In the early years after the fund was first passed in 2005, there were arguments about what to spend it on and who should have a say over how it was spent (the district convened a Community Advisory Committee, known as the “PEEF CAC” — I know! — to help gather community input into how to spend the voters’ largesse). After those arguments were finally sorted out, the economy tanked. That development put intense pressure on the school district’s general fund, AND made the City eligible for one escape valve in the law– the City can reduce funding by 25 percent if it is facing a drop in revenues in any given fiscal year (known as “pulling the trigger.”)
So in 2010-11, the City pulled the trigger, and the district set about $4.7 million of the remaining “third third” in reserve for the coming budget crisis. For 2011-12, similar expectations exist — the City is expected to pull the trigger and the district is proposing to put about $4.7 million aside in reserve for budget uncertainties (see above).
None of the above is particularly contentious, but there were some tense exchanges during tonight’s presentation of the PEEF budget, around several issues. First, the carryforwards. It was somewhat irritating to me that over $1 million of last year’s third-third budget ended up not being spent, though the explanations for that are reasonable — there were well-founded policy decisions made to hire contractors instead of the full-time grant writer that was budgeted; though the 86 FTEs authorized in 2010-11 were hired, those FTE’s cost less than the accounting in the original spending plan approved by the Board last year, so the unspent salary/benefits funds were swept into the Weighted Student Formula. I don’t have a quarrel with those decisions but it does bother me that such significant variances happened and were not called to the Board’s attention.
Second, and more significantly, Board members were very unhappy with the performance measurements presented to us as evidence of programs’ effectiveness. There were several tense exchanges over this part of the presentation, but in the end it seems clear that the staff has been operating under one set of assumptions about program evaluation and the Board has been operating under another. Board members are increasingly concerned about the need to show voters in two years that we have been thoughtful and effective in spending the money they gave us for SLAM and the third-third, while staff has been primarily concerned with preparing analyses for the City controller. Both functions are extremely important, but the former is more accessible to the public than the latter. After an hourlong discussion, we boosted the program evaluation budget and asked for some clear reporting that shows how much the PEEF has meant to SF’s public school children since 2005. This reporting should be presented to the Board sometime in March.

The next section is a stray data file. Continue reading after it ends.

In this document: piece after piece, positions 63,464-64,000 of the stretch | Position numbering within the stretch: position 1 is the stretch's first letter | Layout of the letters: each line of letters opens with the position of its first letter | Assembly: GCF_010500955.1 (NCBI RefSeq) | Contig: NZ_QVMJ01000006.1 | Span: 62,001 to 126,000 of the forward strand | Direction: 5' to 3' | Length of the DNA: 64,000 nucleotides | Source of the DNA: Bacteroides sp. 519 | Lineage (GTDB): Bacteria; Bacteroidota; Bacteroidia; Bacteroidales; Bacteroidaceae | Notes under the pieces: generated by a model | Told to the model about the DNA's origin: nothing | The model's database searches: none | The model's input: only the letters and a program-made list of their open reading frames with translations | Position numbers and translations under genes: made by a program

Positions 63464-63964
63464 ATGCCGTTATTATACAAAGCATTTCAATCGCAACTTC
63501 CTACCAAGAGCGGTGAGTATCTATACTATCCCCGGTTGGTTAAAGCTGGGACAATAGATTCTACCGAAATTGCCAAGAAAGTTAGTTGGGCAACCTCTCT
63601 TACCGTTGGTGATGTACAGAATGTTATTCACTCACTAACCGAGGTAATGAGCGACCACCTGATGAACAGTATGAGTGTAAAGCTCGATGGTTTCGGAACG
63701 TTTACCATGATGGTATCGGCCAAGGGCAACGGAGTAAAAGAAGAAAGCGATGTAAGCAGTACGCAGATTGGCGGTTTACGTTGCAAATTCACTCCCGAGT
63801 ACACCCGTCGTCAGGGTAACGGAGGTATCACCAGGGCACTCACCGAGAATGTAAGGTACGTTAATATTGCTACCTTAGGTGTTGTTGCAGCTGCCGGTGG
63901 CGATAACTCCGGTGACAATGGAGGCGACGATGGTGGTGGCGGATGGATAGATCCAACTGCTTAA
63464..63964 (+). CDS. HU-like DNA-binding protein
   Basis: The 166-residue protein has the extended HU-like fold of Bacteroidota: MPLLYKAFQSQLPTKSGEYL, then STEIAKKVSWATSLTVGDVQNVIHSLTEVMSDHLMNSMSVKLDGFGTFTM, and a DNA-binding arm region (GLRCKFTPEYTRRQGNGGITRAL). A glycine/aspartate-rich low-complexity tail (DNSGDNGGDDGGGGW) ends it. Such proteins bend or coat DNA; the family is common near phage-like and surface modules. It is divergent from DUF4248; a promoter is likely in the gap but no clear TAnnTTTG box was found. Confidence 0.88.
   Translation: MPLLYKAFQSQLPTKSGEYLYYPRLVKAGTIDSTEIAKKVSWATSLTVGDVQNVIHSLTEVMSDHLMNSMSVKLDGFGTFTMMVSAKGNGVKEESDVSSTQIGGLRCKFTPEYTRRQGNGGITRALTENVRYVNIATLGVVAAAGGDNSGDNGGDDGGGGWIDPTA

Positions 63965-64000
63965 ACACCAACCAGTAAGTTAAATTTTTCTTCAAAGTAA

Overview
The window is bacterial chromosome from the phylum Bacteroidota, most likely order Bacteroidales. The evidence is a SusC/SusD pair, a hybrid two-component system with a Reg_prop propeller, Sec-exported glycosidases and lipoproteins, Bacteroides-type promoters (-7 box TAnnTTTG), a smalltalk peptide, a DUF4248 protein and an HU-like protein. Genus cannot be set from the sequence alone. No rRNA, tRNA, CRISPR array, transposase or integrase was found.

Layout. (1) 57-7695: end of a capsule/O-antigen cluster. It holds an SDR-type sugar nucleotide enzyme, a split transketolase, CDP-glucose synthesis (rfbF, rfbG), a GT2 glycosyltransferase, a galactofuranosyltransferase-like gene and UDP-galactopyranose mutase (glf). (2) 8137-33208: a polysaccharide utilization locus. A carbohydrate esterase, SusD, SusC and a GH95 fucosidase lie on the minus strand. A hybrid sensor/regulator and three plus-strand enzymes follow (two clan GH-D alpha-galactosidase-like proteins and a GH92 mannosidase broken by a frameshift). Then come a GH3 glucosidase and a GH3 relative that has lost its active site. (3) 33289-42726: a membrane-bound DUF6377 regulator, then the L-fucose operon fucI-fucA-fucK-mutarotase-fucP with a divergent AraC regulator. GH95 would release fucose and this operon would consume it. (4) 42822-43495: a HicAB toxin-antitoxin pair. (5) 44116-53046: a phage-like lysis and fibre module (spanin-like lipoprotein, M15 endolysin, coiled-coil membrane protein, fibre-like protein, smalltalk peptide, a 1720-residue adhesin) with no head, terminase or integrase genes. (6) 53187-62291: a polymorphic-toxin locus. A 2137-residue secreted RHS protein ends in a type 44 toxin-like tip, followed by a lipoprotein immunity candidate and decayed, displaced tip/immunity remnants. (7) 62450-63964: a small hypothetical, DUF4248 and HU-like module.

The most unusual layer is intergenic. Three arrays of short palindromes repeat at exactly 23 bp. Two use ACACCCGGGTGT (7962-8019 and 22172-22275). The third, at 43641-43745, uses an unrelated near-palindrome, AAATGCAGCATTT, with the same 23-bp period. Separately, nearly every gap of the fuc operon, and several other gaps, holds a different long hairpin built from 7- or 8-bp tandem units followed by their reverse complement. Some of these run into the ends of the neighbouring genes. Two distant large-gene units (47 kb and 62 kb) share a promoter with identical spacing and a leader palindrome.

Finally, many of us were troubled by the fact that members of the PEEF CAC have not been present at either of the meetings where the Board has discussed the latest spending plan. Now, people have obligations, and lives are busy, but what I fear is that our community representatives are feeling less than engaged or listened to in their work for the district. It’s the job of the staff and the Board to make sure that our community advisors are actually given important input on the issues facing our district, so the failure of the CAC to be present is really an institutional failure. In 2008, the Board changed the role of the CAC to be more about community outreach than input, and I fear that new role isn’t paying off in the way we had hoped.
After the discussion was all over, I felt seriously bad for the staff who had to sit at the table facing the Board’s firing squad — it was a necessary conversation, but nevertheless a tense one.
PAC members ask for more communication around SIG
Tonight’s regular presentation from the Parent Advisory Council was a bit longer than usual, and focused on some anxious questions PAC members are getting from parents at schools that are receiving School Improvement (SIG) grants. There is a lot of confusion about SIG vs. the Superintendent’s Zone, and what it means to be a school community in one or both programs (all of the SIG schools are in the Superintendent’s Zone but not all of the Superintendent’s Zone schools are SIG schools). At the Feb. 8 Board meeting, staff will present an update on what is happening at the SIG schools and in the Superintendent’s Zone. There’s a good handout with overview information on what is happening at SIG schools — it’s currently being translated. I’ll post it when I get a copy.